Author: Lauren Owen
Genre: Fiction (Historical / Victoriana / 19th Century / London / Supernatural / Secret Society)
Publisher/Publication Date: Random House (6/17/2014)
Source: TLC Book Tours
Rating: Eh -- okay (with moments of like).
Did I finish?: I did.
One-sentence summary: When her brother goes missing, a young Victorian woman leaves her family estate to find him, and is shocked by the world she discovers in seedy London and the truth about her brother.
Reading Challenges: E-book, Historical Fiction, NetGalley & Edelweiss
Do I like the cover?: I do but it only adds to my feeling of betrayal as it has really nothing to do with the book other than to convince you it's something it isn't!
I'm reminded of...: Elizabeth Bear, Karen Essex, Elizabeth Kostova
First line: There were owls in the nursery when James was a boy.
Buy, Borrow, or Avoid?: Borrow.
Why did I get this book?: I love big chunksters set during the Victorian era.
Review: This is a cranky review of a book with a good deal of hype. The writing is nice enough, and there's lots of plot, and some historical ambiance; but I have a giant huge quibble with the marketing and mystique surrounding it which, for me, didn't enhance my reading experience.
I'm hesitant to even try to recap the book lest I give away something I shouldn't. In brief, it's set in the 1890s in London, and features siblings who have to find each other as adults after some dramatic stuff happens. There's lots of hype about a 'twist' in this book which I'll say is not a twist so much as a bait-and-switch.
Owen sets up her book deliciously -- a decaying country estate, two imaginative siblings, the push-pull of Victorian expectations for men and women -- and then, bam!, around 80 pages in, the wonderful sort of gothic-y family novel becomes something else entirely, and not, in my opinion, for the better.
In order to articulate why I'm so meh on this book, I have to just name what my problem with it was. I've done so over here on my GoodReads review, which has a spoiler tag you can manually click to see my beef. I'll add that I don't think knowing the 'twist' will hurt your enjoyment of the novel -- if it's your thing, you're going to be super happy, and if it isn't your thing, you might be glad for the warning!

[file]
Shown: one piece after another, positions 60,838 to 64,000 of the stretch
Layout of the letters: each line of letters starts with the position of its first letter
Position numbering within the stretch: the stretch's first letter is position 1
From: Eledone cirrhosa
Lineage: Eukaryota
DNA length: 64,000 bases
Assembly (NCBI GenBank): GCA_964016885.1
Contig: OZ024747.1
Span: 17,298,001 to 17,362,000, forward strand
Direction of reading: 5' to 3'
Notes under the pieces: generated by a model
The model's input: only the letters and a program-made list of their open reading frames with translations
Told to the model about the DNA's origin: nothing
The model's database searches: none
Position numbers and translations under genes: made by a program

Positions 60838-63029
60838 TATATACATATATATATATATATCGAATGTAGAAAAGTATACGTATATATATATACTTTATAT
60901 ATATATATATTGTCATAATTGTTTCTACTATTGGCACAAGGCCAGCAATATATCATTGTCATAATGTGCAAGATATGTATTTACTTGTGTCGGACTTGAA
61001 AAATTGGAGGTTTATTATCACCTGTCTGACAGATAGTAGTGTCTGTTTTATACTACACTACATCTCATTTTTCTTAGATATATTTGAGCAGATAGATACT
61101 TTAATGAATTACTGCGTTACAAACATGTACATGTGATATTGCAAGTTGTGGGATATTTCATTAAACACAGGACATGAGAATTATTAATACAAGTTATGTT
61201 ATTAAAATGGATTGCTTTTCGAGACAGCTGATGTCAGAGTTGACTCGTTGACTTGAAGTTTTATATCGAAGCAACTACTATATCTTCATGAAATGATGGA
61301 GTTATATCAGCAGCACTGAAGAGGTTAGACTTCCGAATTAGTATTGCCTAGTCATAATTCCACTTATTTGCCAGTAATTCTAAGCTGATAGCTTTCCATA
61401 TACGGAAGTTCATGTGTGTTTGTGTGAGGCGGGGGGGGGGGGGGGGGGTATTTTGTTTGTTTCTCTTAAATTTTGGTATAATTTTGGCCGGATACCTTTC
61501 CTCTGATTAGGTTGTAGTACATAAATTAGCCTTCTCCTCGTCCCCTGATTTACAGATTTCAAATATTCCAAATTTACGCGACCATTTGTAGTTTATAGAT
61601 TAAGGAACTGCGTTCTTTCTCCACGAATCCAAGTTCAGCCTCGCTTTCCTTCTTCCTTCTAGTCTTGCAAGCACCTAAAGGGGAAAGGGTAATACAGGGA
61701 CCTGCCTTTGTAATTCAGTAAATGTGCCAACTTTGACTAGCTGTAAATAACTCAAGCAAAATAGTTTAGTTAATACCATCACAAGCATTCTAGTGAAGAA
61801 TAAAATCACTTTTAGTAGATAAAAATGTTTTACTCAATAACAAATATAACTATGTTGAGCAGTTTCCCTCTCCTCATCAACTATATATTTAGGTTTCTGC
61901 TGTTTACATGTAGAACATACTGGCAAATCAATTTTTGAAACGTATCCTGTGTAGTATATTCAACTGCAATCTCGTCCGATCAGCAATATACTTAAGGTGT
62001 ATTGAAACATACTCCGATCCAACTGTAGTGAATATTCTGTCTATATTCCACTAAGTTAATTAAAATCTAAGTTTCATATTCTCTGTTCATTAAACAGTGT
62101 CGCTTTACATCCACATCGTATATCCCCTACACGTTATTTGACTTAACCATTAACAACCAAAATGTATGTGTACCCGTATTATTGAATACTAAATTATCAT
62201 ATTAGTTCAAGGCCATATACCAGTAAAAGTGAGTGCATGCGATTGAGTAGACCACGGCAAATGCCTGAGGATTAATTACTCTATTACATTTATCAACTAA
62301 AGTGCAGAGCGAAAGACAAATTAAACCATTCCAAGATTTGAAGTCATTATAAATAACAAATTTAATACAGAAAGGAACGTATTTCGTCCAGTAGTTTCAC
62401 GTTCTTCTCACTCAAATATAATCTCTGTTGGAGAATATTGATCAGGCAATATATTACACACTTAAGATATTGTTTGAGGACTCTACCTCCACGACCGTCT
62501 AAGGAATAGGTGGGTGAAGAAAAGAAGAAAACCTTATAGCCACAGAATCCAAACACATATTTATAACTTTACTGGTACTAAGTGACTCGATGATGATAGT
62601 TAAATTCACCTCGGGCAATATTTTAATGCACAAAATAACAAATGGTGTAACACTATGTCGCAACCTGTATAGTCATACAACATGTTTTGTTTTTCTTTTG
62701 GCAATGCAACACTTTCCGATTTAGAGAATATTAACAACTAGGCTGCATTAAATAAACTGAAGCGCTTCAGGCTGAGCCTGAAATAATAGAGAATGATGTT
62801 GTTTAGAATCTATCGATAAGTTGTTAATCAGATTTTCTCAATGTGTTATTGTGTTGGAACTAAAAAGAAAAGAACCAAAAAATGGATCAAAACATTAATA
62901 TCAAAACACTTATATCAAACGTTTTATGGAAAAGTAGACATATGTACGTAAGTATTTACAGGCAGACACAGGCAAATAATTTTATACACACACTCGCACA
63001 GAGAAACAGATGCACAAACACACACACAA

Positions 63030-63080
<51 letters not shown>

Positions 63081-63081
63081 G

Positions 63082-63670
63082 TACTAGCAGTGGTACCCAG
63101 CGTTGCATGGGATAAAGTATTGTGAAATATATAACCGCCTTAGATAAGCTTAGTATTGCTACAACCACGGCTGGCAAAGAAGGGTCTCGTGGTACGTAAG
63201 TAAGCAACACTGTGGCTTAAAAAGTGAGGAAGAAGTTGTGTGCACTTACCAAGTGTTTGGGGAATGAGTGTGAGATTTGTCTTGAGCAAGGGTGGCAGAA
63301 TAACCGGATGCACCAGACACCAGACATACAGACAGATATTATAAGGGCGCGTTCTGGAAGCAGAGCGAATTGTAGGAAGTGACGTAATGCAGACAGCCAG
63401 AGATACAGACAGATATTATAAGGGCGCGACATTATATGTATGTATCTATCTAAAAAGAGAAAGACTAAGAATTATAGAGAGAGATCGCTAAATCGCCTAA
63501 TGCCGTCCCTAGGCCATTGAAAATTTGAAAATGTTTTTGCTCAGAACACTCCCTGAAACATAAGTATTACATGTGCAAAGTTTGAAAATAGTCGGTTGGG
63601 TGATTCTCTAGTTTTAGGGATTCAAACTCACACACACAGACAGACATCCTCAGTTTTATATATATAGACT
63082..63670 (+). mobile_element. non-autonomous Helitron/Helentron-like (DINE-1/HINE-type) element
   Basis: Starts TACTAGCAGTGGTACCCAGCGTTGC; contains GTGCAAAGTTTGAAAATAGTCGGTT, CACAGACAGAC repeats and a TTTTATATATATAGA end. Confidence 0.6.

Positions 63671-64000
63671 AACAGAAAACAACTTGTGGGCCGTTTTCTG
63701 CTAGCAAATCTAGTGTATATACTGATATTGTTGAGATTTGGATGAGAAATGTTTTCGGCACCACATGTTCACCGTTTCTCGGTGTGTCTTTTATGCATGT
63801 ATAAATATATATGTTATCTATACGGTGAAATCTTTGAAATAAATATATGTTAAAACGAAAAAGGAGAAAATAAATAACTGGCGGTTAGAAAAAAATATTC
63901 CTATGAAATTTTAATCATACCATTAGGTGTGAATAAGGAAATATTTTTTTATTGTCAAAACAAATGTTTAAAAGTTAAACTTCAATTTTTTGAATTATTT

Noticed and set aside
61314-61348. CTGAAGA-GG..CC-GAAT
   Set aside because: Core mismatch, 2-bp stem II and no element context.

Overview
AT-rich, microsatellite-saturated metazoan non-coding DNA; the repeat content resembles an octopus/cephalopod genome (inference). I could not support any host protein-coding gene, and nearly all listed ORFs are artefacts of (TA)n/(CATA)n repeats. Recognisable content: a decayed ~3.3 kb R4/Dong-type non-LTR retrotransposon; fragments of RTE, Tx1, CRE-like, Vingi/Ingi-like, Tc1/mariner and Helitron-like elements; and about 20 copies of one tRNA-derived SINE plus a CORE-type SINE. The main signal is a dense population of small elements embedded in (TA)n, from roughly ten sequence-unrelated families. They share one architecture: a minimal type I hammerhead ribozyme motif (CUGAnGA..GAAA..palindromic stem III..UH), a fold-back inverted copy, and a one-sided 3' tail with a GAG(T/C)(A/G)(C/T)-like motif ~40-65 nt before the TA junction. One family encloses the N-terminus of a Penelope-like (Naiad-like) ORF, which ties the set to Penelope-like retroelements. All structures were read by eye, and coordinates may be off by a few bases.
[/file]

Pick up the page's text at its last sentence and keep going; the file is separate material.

After the 'twist', my other complaint is about pacing. Owen uses a mix of third person narrative interspersed with diary excerpts, and I found it slowed down the already creeping plot even more. Worse, the diary entries came before the characters were introduced, repeatedly, which made things even more frustrating. I think I get what Owen was trying to do -- these snippets avoided lots of exposition -- but they didn't keep things chugging along or amp up the tension. The novel's conclusion was uneven and meandering, and felt like Owen sandwiched together short pieces from other works.
Still, the writing was lovely, and there was great promise there; her articulation of a pragmatic marriage that might have, perhaps, blossomed into something loving, touched me, and I wished the novel had more of that, just as I wish the moodiness of the novel's start had lingered.
The raves for this book are unbelievable: Hilary Mantel, Kate Atkinson, and Tana French all blurbed it quite enthusiastically (although I did rather bitchily wonder on GoodReads what books they typically read if they found this one so swoon-worthy). But other fabulous bloggers with great taste enjoyed it, too, including Amanda of BookRiot, so obviously, it just didn't work for me but might work for you!
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